Pingree saw, and ordinary voters could see, that Detroit could raise revenues from industry without driving it away, simply by focusing assessments more on land, less on capital. Since then a century of rococo decadence in economic analysis lets a leading Michigan tax authority write that "Michigan " is reluctant to impose taxes at high rates on economic activity that might thereby be reduced or encouraged to relocate. In this, Michigan faces the same dilemma that all taxing jurisdictions face" (James R. Hines, Jr., 2003, Michigan's Flirtation with The Single Business Tax.) To solve the dilemma, Hines touts Michigan's "Single Business Tax" (SBT), a form of Value-added Tax in which businesses can deduct purchases of real estate, but not labor payrolls, from the tax base. Deducting real estate purchases as though they were current expenses is supposed to help Michigan by untaxing capital formation, as though real estate were all capital, and buying old capital is the same as creating new. Professor Hines is Director of Research at a leading professional think-tank, The Office of Tax Policy Research (OTPR), University of Michigan. He is actually savvy and fair-minded in most respects, likable, credentialed, modern, and well-connected - too modern and well-connected to be free of Neo-classical bias that conflates land with capital.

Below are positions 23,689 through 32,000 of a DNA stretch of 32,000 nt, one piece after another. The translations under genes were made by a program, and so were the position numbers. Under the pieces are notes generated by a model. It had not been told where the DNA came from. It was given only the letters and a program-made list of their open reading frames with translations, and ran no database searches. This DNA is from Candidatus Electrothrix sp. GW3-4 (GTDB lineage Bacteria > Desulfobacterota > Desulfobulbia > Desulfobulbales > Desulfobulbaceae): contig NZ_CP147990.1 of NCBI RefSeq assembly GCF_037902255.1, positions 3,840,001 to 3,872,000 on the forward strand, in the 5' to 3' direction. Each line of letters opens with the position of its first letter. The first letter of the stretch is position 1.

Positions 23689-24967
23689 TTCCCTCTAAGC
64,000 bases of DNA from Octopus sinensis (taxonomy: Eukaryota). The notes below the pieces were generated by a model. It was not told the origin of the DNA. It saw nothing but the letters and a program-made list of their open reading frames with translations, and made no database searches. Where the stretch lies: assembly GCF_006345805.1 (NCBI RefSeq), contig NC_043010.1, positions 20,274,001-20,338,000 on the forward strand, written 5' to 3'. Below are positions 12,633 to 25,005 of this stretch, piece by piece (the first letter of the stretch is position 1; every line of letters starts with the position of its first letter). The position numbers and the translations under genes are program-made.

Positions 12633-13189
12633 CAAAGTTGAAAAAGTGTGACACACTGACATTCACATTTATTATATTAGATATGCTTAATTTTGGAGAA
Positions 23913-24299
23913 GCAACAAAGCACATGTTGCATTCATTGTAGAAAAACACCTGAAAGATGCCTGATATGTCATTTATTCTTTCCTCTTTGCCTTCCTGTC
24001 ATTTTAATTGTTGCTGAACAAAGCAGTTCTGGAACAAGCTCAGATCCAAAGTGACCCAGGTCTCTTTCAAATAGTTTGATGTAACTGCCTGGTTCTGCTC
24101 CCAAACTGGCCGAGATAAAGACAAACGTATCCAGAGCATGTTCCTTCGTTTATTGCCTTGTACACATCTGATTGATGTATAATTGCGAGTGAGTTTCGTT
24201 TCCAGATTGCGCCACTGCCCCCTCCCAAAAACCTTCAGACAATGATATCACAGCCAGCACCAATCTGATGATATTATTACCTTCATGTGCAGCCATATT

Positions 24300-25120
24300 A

The crash of 1893 hit Detroit soon after Pingree became Mayor. The City was riddled with holes held by land speculators. Pingree prevailed on them to let the unemployed plant vegetables there, and "Pingree's Potato Patches" won national renown, and inspired other cities to do likewise (Catlin, pp. 609, 616). To Pingree the publicist and politician this was a graphic way to demonstrate to his voters, fresh from following the plow, what people can do when given access to land, a goal he had for all industries. He used tax money on welfare for the unemployed, a move that did not spoil labor so much as it kept it on hand to man the next industrial boom. His majorities increased with each election.